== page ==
Here is the succinct conclusion of a complex, technical, and nuanced report released on Monday by Stanford University’s Sean Reardon and a team of researchers, Is Separate Still Unequal? New Evidence on School Segregation and Racial Academic Achievement Gaps: “We use 8 years of data from all public school districts in the U.S. We find that racial school segregation is strongly associated with the magnitude of achievement gaps in 3rd grade, and with the rate at which gaps grow from third to eighth grade. The association of racial segregation with achievement gaps is completely accounted for by racial differences in school poverty: racial segregation appears to be harmful because it concentrates minority students in high-poverty schools, which are, on average, less effective than lower poverty schools… We find that the effects of school poverty do not appear to be explained by differences in the set of measurable teacher or school characteristics available to us.”
In the report, Reardon defines academic test score gaps: “We examine racial test score gaps because they reflect racial differences in access to educational opportunities. By ‘educational opportunities,’ we mean all experiences in a child’s life, from birth onward, that provide opportunities for her to learn, including experiences in children’s homes, child care settings, neighborhoods, peer groups, and their schools. This implies that test score gaps may result from unequal opportunities either in or out of school; they are not necessarily the result of differences in school quality, resources, or experience. Moreover, in saying that test score gaps reflect differences in opportunities, we also mean that they are not the result of innate group differences in cognitive skills or other genetic endowments… (D)ifferences in average scores should be understood as reflecting opportunity gaps….”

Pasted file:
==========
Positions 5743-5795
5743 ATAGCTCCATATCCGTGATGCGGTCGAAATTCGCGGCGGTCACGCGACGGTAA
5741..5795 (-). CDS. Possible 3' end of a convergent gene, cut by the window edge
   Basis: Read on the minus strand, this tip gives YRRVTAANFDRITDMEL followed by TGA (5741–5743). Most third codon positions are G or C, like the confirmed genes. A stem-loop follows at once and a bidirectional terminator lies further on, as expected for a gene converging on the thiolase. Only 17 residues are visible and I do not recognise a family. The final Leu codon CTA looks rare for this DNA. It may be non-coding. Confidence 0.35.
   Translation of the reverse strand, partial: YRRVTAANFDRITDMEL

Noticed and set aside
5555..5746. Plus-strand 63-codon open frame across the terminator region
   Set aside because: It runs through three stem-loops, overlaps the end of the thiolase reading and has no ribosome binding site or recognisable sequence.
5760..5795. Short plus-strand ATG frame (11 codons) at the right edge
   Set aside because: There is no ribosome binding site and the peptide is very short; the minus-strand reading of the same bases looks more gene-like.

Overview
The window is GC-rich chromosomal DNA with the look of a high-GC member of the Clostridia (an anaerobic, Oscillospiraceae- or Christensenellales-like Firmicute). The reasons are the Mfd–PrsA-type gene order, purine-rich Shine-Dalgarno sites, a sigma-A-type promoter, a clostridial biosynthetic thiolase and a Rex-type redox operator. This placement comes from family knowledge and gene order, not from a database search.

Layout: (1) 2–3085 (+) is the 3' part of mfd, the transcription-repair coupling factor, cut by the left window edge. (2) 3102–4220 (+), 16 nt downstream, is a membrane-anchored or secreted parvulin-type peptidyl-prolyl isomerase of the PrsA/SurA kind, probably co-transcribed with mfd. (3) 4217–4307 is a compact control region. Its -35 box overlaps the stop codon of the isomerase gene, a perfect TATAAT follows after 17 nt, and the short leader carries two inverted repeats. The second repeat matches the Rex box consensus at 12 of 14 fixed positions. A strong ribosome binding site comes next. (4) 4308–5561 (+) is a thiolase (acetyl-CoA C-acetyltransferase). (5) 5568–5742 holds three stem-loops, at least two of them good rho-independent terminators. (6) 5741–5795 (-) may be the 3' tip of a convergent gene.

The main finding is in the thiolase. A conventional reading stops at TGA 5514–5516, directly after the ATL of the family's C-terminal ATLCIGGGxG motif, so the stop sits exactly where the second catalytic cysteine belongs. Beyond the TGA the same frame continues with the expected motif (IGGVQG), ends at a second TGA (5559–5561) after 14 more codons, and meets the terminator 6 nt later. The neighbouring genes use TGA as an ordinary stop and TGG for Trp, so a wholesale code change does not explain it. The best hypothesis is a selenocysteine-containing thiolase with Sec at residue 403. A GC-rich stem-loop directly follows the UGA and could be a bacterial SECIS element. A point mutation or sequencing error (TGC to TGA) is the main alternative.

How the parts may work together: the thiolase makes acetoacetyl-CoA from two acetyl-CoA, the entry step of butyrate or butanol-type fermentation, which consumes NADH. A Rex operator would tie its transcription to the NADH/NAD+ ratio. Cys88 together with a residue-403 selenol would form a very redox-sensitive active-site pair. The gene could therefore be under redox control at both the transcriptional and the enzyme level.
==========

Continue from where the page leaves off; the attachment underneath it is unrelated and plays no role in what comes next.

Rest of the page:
The new report is part of a huge mapping study across the United States of unequal educational opportunity: “There are 403 metropolitan areas, 3,142 counties (and county-equivalents) and roughly 13,200 school districts serving grades 3-8 in the United states. Our analytic sample for the white-black achievement gap models contains 5,755 school districts, 2,067 counties, and 389 metropolitan areas. For the white-Hispanic achievement gap models, the samples include 7,800 school districts, 2,544 counties, and 390 metropolitan areas. Although the analytic sample includes estimated achievement gaps from only about half of all public school districts in the U.S., the excluded districts enroll relatively few minority students. Almost all black (96%) and Hispanic (96%) public school students in grades 308 in the U.S. are enrolled in districts included in the analytic sample.”
The report identifies concentrated poverty in racially isolated schools as the cause of academic achievement gaps in standardized test scores: “Once we account for racial differences in school poverty…, however, racial composition differences among schools are no longer positively and significantly associated with the grade 3 achievement gap … or gap growth…. Differences in exposure to school poverty, however, are strongly associated with gaps in grade 3 and modestly associated with gap growth….” “Racial segregation matters, therefore, because it concentrates black and Hispanic students in high-poverty schools, not because of the racial composition of their schools, per se.”
Exactly how concentrated poverty results in academic achievement gaps isn’t so clear.
“Our analyses are less conclusive, however, on the question of why the concentration of minority students in high-poverty schools leads to larger achievement gaps. One possibility is that high poverty schools attended by minority students tend to have fewer resources, less experienced and skilled teachers and less challenging curricula than low-poverty schools. We find this to be the case: in more segregated school districts, counties, and metropolitan areas, white students are more likely to be concentrated in schools with more experienced teachers and more gifted and talented programs, for example. We do not find that these differences are associated with achievement gaps or the growth in achievement gaps, however….”